1982 Chna Blue 300TD

Other car in the stable:
2013 VW Jetta Sportwagen TDI / 6-speed MT

Last edited by zeke; 07-12-2008 at 09:14 PM.
Reply With Quote
  #7  
Old 07-12-2008, 09:47 PM
NoSparkNeeded's Avatar
Registered User
 
Join Date: May 2008
Location: Northern California
Posts: 506
Yes

If you do that and it holds a vac, you are good to go. I was using
R22 to diagnose, but my Harbor Freight sniffer did not find anything
around all the other joints. I just figured (hoped) it would be the compressor. Changed out the expansion valve and the R/D, vacced
it down. It held 29 over night.Re-charged and all is well since Thurs.
__________________
85 300TD FED-Daily
84 300SD-Wife's
86 XJS-Sunday
66 GMC-Work- Given to my stepson
83 BMW Airhead- Given to my stepson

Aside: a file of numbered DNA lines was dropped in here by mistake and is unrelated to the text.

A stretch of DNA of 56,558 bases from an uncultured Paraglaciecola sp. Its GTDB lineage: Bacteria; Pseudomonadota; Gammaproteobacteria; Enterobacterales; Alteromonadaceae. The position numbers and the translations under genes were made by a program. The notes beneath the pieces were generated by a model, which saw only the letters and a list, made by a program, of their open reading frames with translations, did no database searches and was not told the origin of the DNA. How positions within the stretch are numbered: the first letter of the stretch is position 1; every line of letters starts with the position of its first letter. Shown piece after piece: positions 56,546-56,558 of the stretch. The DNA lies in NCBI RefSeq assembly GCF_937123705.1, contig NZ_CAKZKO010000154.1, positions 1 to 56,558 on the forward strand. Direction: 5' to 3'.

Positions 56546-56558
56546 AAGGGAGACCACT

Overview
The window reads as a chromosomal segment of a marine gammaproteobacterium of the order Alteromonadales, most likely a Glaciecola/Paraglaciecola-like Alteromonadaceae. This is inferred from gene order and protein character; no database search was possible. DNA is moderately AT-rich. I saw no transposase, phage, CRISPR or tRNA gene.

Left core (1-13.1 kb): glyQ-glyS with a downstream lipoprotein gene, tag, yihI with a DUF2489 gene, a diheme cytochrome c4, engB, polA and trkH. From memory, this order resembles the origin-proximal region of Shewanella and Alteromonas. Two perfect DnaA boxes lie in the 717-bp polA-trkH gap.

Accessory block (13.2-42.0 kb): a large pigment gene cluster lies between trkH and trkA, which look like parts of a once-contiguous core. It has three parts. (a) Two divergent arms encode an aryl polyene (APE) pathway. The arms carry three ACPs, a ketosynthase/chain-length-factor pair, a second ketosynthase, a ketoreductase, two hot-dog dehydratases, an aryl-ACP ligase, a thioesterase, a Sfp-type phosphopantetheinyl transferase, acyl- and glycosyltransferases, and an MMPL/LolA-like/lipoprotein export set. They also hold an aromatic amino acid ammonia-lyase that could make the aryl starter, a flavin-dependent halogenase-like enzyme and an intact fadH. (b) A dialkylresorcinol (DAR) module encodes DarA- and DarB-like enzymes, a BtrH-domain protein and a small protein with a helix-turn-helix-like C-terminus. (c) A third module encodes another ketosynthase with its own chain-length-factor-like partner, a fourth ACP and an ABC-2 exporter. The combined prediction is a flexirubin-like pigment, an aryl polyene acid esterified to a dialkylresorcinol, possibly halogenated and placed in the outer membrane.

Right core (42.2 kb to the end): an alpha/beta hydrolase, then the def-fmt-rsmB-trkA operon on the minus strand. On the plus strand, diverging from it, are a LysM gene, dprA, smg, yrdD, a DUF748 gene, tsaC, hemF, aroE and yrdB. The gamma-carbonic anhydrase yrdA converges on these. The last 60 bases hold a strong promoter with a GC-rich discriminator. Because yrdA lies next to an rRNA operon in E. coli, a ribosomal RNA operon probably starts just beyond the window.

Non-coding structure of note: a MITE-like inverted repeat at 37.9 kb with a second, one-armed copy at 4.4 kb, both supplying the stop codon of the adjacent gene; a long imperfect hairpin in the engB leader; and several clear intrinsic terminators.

Reply With Quote
  #8  
Old 07-12-2008, 11:21 PM
Registered User
 
Join Date: Sep 2004
Posts: 8,344
Quote:
Originally Posted by NoSparkNeeded View Post
If you do that and it holds a vac, you are good to go.
Not so fast. Although it's a good start, here is no guarantee that a system that holds a vacuum will be leak free under pressure. (The operating pressures can easily exceed the vacuum differential by a factor of twenty.)

Any A/C shop should be able to leak test the system and take corrective action as required, which usually consists of tightening fittings. The one significant exception would be problem with a stepped port compressor, which sometimes are a challenge to get sealed well. Also, I would recommend replacing the expansion valve, in addition to the other items mentioned. Along with the remaining o-rings at the otherwise untouched connections, like the condenser and suction line.